knew some Hebrew and could manage day to day conversations. I can read
Hebrew and use a dictionary -- but don't ask me the meaning of words as
I'm not likely to recall. I can sometimes muddle my way through picking
out proper names in Yiddish but Ladino is far easier for me. I just read
it out loud and my sister (who speaks Spanish) is usually able to
translate!

By now, given my prior allusions, you are probably wondering what I'm
doing digging (pun intended) around in Germany.

That answer is somewhat convoluted. It's all my paternal grandmother's
fault, you know, she just had to be the one and only Sephardi in the
family! And if any of you have worked Sephardic genealogy, you know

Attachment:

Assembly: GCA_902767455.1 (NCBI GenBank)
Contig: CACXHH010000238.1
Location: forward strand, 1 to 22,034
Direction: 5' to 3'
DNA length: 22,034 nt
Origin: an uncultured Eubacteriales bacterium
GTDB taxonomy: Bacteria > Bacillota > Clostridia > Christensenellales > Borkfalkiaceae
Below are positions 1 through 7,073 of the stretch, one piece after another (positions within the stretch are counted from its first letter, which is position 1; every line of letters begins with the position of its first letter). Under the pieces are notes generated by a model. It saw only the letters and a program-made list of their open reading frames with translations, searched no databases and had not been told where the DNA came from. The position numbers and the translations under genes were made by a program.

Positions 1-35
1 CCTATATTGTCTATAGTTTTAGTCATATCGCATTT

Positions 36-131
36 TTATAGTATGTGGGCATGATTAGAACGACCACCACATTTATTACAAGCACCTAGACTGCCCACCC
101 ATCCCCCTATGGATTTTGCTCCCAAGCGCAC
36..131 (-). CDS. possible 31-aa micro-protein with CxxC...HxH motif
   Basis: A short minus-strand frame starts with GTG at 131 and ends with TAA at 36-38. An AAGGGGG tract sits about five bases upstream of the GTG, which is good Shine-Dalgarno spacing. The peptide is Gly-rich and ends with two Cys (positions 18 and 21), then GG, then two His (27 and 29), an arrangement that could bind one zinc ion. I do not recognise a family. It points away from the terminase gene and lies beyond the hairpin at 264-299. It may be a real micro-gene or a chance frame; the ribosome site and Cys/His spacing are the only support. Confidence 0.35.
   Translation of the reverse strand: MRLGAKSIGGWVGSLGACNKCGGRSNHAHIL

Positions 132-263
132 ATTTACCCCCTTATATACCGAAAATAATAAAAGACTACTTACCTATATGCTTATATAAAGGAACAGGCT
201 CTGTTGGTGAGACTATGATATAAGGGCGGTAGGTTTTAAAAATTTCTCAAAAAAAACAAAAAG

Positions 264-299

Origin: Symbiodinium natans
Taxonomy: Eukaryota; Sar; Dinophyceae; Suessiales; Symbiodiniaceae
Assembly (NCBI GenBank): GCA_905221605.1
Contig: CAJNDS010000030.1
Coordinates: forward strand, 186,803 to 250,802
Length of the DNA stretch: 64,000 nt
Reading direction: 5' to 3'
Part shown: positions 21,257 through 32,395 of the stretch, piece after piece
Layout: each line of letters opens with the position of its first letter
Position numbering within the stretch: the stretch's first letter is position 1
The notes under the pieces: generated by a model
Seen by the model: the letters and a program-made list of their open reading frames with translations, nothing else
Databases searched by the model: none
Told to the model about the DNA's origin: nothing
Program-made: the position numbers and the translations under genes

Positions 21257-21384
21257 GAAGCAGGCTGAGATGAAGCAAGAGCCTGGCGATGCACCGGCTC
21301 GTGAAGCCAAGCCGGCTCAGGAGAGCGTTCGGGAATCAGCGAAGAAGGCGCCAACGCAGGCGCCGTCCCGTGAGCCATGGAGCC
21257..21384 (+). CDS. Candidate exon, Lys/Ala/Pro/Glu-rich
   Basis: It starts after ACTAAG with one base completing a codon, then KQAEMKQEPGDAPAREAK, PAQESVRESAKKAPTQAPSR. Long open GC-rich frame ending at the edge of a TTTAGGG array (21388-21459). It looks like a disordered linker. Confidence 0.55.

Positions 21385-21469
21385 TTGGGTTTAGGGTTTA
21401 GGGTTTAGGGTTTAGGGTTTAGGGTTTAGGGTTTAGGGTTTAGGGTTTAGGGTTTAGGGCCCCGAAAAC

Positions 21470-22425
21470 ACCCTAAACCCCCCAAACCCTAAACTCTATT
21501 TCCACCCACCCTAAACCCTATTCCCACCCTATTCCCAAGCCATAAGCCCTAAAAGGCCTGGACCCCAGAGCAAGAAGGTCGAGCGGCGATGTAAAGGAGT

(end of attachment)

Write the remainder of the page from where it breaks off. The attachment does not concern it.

there are very few accessible records.

What I have found, though, and some of you may already know this, is
that lots of families married within the same lines (never mind
marrying their own aunts/uncles and/or first cousins).

Which is exactly how I ended up here. With a funny newspaper story I
stumbled onto on FultonHistory.com. It was about a woman, Annie Ergas,
who wanted her marriage annulled >from her husband, Maurice Ergas, who
she learned was her uncle the night of her marriage!

I didn't think too much of it until not to long later I stumbled across
a marriage record for my great grandmother -- only she wasn't getting
married to my great grandfather!

To make what is truly a long story (though quite humorous in it's own
right), at some point I realized my great-grandmother's wedding date to
this unknown man, occurred on exactly the same date as the